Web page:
Building a culture of safety is an enduring commitment that health care organizations embrace to achieve the highest levels of quality. It requires that caregivers, medical staff, and leadership interact with patients and one another to provide care systematically in the most effective manner.
The Comprehensive Patient Safety Leadership Fellowship, created in 2001 by the American Hospital Association and the National Patient Safety Foundation, helps organizations embed evidence-based practices and inspire change. To date, 322 health care professionals representing 188 organizations have participated. Saint Francis Hospital and Medical Center in Hartford, Conn., and Valley Hospital in Ridgewood, N.J., are leveraging CPSLF participation of multiple leaders to improve patient safety.
Shared Learning and Complete Participation
Patient safety culture has shifted, says David E. Shapiro, M.D. "It's not simply about process anymore; we must focus on outcomes, value and safety." Saint Francis' associate director, trauma and critical care, Shapiro was in the 2011-2012 CPSLF class. His action learning project — a key component of the fellowship — focused on decreasing ventilator-associated pneumonia in the ICU. "Ventilator bundles are clearly defined, but hospitals don't adhere to them," Shapiro observes. After determining bundle compliance was low, Shapiro's department educated staff and made sure that everyone was on the same page and aware of results. Saint Francis posts infection rates on units.
Getting rid of the hierarchy concept is important, Shapiro believes. "It's impossible to have success without complete participation and cooperation from the board, administration, nurses, physicians, custodial and ancillary staff. We're providing exceptional care at every level," Shapiro asserts. Saint Francis encourages staff to participate in multiple endeavors, including the CPSLF. "A hospital has to send key people who not only evolve as agents for change, but also set a good example," Shapiro suggests. Four Saint Francis employees have participated in the CPSLF.
Total Engagement and Culture Transformation
In northern New Jersey, Valley Hospital had a blip up in medication errors one month in 1995. Michael Mutter, director of patient safety, reviewed reports and realized "there was no analysis of the reports, just numbers." This event became one of the hospital's turning points. "Our culture needed to change if we were to believe information is knowledge and encourage staff to report occurrences rather than fear reprisal," he explains.
Mutter and two colleagues participated in the CPSLF's second class. The experience provided coaching from top-notch faculty and a network of fellows "who were living and breathing the same situations we were, whether it was dealing with personality types, overcoming silos or learning how to work through challenges," Mutter observes. "We learned a language to speak when dealing with the same problems."
Valley's performance improvement committee transformed from six or eight people to 60 or 70 people attending standing-room-only meetings. Staff would listen to presentations and say, "We want to do that in our unit." Valley now has seven teams that meet monthly and annual performance improvement days to share projects. "It's important to recognize, teach, bring out your message and post your work in public areas," Mutter says. The 17th and 18th Valley staff members are current CPSL fellows.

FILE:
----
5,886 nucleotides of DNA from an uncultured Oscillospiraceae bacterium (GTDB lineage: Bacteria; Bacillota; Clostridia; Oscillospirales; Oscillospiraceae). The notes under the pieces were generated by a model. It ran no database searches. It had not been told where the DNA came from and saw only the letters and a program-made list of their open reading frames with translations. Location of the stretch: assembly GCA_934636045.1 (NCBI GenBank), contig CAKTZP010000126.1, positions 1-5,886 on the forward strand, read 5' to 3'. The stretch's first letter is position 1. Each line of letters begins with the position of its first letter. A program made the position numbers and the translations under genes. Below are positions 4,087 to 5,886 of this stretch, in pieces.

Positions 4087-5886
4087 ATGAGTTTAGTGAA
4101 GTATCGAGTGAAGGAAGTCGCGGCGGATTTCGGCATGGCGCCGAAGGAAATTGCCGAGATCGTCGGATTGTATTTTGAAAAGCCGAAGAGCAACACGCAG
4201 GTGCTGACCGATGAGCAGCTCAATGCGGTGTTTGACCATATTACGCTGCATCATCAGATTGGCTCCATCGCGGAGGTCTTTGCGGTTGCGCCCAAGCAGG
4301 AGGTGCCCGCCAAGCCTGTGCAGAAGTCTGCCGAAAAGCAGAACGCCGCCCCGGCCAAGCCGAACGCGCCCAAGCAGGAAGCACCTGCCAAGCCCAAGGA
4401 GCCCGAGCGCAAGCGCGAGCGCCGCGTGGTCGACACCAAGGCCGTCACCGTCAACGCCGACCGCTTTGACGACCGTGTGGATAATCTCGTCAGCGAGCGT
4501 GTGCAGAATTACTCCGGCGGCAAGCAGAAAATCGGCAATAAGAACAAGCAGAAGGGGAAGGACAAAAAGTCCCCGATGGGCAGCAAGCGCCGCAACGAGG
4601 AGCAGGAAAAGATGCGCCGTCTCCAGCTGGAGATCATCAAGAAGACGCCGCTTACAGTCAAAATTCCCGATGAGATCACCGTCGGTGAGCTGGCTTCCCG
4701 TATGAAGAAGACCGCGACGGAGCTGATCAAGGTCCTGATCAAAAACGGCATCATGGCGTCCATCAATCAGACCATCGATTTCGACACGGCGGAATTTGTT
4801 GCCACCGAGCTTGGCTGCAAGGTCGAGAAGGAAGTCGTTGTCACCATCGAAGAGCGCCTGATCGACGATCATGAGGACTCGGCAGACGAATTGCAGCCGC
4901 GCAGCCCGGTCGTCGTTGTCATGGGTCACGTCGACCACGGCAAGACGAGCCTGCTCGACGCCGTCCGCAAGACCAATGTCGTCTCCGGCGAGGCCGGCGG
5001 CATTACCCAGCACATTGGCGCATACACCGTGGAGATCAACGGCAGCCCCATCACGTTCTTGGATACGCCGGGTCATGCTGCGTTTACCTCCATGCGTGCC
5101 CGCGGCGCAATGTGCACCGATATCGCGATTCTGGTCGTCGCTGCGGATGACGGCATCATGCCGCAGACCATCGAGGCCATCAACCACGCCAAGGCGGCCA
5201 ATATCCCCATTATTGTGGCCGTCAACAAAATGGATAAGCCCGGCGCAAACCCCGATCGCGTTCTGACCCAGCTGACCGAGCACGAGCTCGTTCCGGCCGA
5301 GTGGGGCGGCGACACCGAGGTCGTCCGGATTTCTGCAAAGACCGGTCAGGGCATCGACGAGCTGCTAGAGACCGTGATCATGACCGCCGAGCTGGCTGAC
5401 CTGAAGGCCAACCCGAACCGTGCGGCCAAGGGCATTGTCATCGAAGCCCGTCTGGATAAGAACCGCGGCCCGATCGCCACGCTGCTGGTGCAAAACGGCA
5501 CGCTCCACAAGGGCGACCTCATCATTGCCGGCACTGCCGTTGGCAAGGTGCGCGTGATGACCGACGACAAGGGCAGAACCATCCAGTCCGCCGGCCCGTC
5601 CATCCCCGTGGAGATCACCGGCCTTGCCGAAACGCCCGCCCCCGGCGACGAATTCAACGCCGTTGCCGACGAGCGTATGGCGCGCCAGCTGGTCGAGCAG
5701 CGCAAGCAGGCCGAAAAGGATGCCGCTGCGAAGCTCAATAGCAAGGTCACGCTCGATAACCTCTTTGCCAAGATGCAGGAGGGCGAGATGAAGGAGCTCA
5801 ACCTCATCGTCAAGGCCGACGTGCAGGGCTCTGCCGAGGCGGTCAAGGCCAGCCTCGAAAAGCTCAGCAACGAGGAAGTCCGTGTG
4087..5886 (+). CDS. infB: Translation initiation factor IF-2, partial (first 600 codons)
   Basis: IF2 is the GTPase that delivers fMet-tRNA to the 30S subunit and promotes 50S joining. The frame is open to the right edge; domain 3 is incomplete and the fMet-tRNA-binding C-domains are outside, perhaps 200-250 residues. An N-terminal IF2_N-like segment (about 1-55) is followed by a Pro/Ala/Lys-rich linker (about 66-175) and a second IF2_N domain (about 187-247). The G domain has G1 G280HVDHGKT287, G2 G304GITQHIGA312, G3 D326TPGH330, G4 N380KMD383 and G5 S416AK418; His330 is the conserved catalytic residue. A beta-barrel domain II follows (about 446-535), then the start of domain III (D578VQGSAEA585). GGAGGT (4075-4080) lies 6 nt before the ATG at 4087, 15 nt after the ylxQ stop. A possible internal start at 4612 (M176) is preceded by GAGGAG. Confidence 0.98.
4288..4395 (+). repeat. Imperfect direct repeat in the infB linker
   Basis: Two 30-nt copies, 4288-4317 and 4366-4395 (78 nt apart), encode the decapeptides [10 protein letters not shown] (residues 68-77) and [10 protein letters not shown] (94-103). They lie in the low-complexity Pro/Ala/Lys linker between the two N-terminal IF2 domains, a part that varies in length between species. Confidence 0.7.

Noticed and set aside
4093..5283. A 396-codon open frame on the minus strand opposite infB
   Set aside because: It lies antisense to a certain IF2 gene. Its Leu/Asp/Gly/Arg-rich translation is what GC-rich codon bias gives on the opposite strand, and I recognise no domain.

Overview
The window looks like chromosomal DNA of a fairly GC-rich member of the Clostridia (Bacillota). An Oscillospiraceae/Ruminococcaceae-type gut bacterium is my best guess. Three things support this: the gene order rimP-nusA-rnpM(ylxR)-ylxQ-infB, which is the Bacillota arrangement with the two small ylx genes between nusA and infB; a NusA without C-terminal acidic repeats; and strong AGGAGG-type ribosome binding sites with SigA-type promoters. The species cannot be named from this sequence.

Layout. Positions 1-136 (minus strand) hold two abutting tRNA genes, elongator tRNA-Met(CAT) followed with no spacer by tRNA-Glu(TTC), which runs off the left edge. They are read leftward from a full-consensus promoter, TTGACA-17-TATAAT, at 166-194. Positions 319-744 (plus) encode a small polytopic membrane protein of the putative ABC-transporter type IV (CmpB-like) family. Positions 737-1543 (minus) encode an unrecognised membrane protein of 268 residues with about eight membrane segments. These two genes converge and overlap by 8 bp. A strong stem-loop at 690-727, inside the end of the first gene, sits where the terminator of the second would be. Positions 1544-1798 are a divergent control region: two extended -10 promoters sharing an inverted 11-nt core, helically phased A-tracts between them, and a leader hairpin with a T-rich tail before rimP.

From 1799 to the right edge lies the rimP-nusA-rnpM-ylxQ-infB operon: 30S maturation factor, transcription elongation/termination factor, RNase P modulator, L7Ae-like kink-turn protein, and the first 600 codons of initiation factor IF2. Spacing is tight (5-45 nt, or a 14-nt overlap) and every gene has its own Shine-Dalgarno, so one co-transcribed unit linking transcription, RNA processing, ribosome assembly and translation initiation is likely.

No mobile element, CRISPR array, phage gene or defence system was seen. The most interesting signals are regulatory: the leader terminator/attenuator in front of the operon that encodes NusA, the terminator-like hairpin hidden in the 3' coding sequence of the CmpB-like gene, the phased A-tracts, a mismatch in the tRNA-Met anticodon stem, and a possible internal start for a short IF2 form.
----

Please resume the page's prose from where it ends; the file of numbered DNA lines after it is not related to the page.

Cynthia Hedges Greising is a communications specialist at the Health Research & Educational Trust and Shawn Foster is manager of fellowships at HRET. For more information about CPSLF, visit www.ahafellowships.org.
Results of diversity survey
"Diversity and Disparities: A Benchmark Study of U.S. Hospitals," recently released by the Institute for Diversity in Health Management and the Health Research & Educational Trust, highlights hospitals' strategies to reduce health care disparities and increase diversity in leadership and governance. In 2011, the institute commissioned HRET to survey hospitals on their approaches to providing equitable care. A summary of the results, this study will help hospitals as they continue working to improve quality of care for all patient populations and expand leadership diversity. Go to www.hpoe.org/diversity-disparities.
Report on ACO readiness
HRET recently surveyed hospitals to assess their readiness for the development of ac-countable care organizations. "Hospital Readiness for Population-based Account-able Care" gives a snapshot of the state of the field and provides hospital leaders with a tool for assessing their organizations' current capacity to engage in ACOs. It is the first report to describe participation of hospitals in ACOs and their current capabilities. Support was provided by a Commonwealth Fund grant. For more information, visit www.hpoe.org/accountable-care.
Health care leader insights
To commemorate the 10th anniversary of its TRUST Award, HRET has released "TRUST: Meeting Our Mission 2003-2012," featuring remarks by past recipients. David Lawrence, Don Berwick, Brent James, Gail Warden, Janet Corrigan, Bob Brook, David Satcher, Glenn Steele, Atul Gawande and Maureen Bisognano share insights on team-based care, innovation, controlling costs, quality and end-of-life care, among other topics. HRET established the TRUST Award to honor individuals who have made significant and lasting contributions to health care. Recip-ients share HRET's vision of creating a society of healthy communities and its mission of transforming health care through research and education. For more information, visit www.hret.org/trust.